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A season that began with the firing of Rick Pitino in mid-October came to an end Tuesday night, as Louisville lost to Mississippi State 79-56 in a Postseason NIT regional final. There are a lot of questions to be answered, most notably who will lead the program moving forward after interim head coach David Padgett led the Cardinals to 22 wins.

As for the players, two announced following the loss that they will be going through the NBA Draft process. Junior wing Deng Adel and junior forward Ray Spalding both confirmed that they will be entering the NBA Draft but not hiring agents, so as to preserve their collegiate eligibility should they decide to return to school.

This will be the second time that Adel has entered the NBA Draft, doing so last spring before making the decision to return to school.

Playing just over 33 minutes per game, the 6-foot-8 Adel averaged 15.1 points, 5.8 rebounds and 2.8 assists per contest, shooting 44.8 percent from the field and 35.0 percent from three. Moving into the starting lineup after serving as a reserve in each of his first two seasons at Louisville, the 6-foot-10 Spalding averaged 12.3 points, 8.6 rebounds and 1.7 blocks in 27.4 minutes per game.

Mississippi State advances to NIT semifinals at MSG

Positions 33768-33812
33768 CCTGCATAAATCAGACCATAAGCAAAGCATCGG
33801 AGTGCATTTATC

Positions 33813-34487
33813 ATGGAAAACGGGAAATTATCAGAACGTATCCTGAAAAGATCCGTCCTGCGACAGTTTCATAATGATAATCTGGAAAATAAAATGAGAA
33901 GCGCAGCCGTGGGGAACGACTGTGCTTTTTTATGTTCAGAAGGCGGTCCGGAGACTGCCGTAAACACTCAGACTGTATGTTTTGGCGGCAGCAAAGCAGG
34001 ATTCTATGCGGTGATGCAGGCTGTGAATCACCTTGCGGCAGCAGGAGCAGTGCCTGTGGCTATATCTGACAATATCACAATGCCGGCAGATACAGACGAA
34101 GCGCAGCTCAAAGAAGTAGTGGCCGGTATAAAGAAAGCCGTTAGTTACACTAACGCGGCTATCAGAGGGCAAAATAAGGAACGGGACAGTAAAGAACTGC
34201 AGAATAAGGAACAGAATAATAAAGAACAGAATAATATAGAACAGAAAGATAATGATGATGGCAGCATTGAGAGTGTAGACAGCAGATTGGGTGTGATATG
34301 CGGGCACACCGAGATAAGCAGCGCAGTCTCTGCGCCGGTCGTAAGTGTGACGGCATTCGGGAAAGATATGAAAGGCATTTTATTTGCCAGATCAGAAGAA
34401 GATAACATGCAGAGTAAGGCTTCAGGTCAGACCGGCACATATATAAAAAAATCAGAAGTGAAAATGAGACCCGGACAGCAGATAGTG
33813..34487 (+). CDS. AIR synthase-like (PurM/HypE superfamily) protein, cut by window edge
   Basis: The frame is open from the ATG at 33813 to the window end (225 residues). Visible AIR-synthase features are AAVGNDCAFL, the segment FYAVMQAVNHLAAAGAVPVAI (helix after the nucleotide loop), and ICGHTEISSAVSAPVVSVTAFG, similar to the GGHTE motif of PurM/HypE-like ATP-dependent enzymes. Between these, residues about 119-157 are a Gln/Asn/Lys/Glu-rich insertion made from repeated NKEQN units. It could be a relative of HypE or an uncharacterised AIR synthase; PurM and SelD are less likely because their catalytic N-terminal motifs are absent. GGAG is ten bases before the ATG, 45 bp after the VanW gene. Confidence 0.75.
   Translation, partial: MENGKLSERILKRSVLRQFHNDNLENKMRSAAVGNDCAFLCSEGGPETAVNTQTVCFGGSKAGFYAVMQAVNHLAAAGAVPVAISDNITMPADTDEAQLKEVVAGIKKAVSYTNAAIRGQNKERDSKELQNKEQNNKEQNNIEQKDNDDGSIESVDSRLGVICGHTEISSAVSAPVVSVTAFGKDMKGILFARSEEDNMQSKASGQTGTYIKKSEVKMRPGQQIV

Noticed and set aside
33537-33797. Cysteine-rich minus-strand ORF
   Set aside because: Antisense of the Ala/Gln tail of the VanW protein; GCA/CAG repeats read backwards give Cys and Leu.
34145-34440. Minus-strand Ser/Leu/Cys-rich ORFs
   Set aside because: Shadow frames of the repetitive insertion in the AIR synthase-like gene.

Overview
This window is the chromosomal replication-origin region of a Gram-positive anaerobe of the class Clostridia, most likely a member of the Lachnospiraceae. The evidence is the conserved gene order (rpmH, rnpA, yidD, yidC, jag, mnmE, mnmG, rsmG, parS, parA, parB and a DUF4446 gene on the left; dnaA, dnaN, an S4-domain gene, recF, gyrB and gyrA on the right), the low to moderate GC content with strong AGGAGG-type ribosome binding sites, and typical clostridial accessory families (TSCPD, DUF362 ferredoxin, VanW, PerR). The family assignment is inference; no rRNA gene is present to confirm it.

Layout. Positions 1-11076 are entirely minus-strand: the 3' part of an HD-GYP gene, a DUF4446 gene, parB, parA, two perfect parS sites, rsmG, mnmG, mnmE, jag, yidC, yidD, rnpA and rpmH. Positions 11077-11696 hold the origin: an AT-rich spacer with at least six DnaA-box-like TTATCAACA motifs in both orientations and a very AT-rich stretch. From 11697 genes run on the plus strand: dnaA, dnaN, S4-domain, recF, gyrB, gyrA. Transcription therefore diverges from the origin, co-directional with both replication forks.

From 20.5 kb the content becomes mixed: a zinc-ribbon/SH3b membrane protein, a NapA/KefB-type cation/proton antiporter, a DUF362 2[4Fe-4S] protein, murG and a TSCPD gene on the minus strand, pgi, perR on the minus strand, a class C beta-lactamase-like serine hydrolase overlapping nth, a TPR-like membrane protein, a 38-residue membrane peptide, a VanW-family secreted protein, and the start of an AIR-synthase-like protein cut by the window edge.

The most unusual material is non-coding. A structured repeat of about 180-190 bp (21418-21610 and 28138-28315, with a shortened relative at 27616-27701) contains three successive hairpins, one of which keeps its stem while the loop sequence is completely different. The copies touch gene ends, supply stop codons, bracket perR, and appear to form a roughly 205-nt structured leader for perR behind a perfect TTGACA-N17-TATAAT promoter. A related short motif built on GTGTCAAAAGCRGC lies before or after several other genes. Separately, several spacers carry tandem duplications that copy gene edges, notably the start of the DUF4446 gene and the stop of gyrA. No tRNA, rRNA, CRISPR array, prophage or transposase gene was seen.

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LOUISVILLE, Ky. (AP) — Quinndary Weatherspoon scored 19 points and grabbed 14 rebounds and Mississippi State advanced to the NIT semifinals at Madison Square Garden in New York with a 79-56 victory over Louisville on Tuesday night.

Mississippi State (25-11) will face Penn State (24-13) on March 27.

Lamar Peters opened the second quarter with a 3-pointer and Mississippi State led by at least nine points the rest of the way. Weatherspoon scored eight points during a 12-3 run to start the third for a 51-31 advantage and MSU cruised.

Aric Holman added 16 points and eight rebounds for Mississippi State, which has won its most games since the 2009-10 season. Xavian Stapleton and Nick Weatherspoon each chipped in with 12 points. Abdul Ado had three blocks to tie Jarvis Varnado for the most blocks by a MSU freshman with 67.

Ray Spalding paced Louisville (22-14) with 13 points and 11 rebounds for his 11th double-double of the season. The Cardinals shot 35 percent from the floor and were outrebounded 42-32.

Gregg Marshall does right by Alex Lomax with NLI release

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Memphis introduced Penny Hardaway as its new head coach Tuesday morning, with the former Tiger great and Memphis native making his triumphant return to campus.